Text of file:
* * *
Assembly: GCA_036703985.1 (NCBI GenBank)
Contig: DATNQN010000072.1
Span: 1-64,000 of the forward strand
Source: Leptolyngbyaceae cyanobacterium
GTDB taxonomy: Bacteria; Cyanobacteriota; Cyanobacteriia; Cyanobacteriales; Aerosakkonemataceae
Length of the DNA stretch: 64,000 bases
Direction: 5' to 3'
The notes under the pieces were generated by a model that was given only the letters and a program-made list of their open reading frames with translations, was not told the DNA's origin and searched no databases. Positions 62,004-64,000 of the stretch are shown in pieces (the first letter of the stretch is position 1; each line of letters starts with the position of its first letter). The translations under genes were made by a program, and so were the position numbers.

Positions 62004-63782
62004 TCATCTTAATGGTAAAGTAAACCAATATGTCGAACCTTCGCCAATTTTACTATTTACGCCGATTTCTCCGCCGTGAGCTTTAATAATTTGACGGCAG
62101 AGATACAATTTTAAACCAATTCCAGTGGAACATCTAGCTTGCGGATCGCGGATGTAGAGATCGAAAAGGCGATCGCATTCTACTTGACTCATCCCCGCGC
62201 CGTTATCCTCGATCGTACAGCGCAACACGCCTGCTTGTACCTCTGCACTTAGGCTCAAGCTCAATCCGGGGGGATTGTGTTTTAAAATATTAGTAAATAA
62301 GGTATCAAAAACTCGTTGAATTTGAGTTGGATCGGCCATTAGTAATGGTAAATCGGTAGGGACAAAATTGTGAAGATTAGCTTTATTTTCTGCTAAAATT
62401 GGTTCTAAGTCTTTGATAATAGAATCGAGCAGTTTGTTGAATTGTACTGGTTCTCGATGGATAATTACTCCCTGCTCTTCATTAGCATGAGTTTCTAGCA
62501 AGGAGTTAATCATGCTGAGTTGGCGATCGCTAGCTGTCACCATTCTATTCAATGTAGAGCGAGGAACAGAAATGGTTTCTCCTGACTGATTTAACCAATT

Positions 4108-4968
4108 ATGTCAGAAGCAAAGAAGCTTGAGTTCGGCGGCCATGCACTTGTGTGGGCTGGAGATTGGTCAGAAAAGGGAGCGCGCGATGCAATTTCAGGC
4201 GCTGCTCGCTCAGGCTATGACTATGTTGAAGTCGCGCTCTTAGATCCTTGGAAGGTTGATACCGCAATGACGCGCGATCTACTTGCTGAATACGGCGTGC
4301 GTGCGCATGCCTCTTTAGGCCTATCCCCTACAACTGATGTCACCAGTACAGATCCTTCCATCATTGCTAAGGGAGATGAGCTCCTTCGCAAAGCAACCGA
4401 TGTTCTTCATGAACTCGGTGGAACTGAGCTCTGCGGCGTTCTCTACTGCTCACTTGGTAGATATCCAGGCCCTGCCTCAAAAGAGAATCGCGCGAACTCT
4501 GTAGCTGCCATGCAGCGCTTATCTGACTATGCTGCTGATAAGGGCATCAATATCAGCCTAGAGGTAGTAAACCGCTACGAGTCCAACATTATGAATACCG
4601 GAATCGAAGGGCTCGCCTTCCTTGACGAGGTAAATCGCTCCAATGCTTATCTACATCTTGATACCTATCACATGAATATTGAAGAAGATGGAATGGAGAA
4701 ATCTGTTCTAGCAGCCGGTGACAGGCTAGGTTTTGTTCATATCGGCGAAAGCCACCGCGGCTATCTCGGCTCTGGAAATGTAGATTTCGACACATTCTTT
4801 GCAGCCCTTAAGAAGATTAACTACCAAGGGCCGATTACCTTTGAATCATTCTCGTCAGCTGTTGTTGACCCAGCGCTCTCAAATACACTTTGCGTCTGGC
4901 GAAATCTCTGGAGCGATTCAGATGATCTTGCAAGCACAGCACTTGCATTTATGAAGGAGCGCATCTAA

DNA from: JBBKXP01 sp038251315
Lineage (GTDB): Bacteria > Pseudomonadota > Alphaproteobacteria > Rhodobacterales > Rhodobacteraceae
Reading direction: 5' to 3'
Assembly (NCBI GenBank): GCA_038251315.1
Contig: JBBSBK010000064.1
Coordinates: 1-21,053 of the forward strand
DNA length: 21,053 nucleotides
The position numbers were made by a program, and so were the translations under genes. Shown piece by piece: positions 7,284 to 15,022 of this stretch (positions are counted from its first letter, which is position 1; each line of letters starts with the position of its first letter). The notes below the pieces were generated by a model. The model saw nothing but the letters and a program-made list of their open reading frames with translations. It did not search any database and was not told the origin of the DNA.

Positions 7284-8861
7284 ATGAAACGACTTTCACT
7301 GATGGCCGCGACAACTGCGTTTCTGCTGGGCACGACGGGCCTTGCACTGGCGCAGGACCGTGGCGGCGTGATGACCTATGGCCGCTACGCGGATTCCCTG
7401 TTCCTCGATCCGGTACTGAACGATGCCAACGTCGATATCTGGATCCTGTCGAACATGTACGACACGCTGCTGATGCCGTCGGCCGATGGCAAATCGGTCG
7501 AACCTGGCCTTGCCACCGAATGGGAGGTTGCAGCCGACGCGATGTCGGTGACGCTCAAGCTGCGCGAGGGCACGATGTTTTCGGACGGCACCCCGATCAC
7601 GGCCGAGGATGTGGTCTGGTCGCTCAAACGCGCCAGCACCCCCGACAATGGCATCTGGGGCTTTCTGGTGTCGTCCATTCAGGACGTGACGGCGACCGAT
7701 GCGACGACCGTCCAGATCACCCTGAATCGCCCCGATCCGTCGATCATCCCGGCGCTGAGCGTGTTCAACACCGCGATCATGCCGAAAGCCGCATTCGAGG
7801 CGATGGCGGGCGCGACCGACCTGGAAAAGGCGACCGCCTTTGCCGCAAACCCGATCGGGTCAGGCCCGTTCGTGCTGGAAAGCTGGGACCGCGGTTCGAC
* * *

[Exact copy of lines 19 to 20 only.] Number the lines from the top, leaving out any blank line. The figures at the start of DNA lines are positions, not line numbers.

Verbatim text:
4301 GTGCGCATGCCTCTTTAGGCCTATCCCCTACAACTGATGTCACCAGTACAGATCCTTCCATCATTGCTAAGGGAGATGAGCTCCTTCGCAAAGCAACCGA
4401 TGTTCTTCATGAACTCGGTGGAACTGAGCTCTGCGGCGTTCTCTACTGCTCACTTGGTAGATATCCAGGCCCTGCCTCAAAAGAGAATCGCGCGAACTCT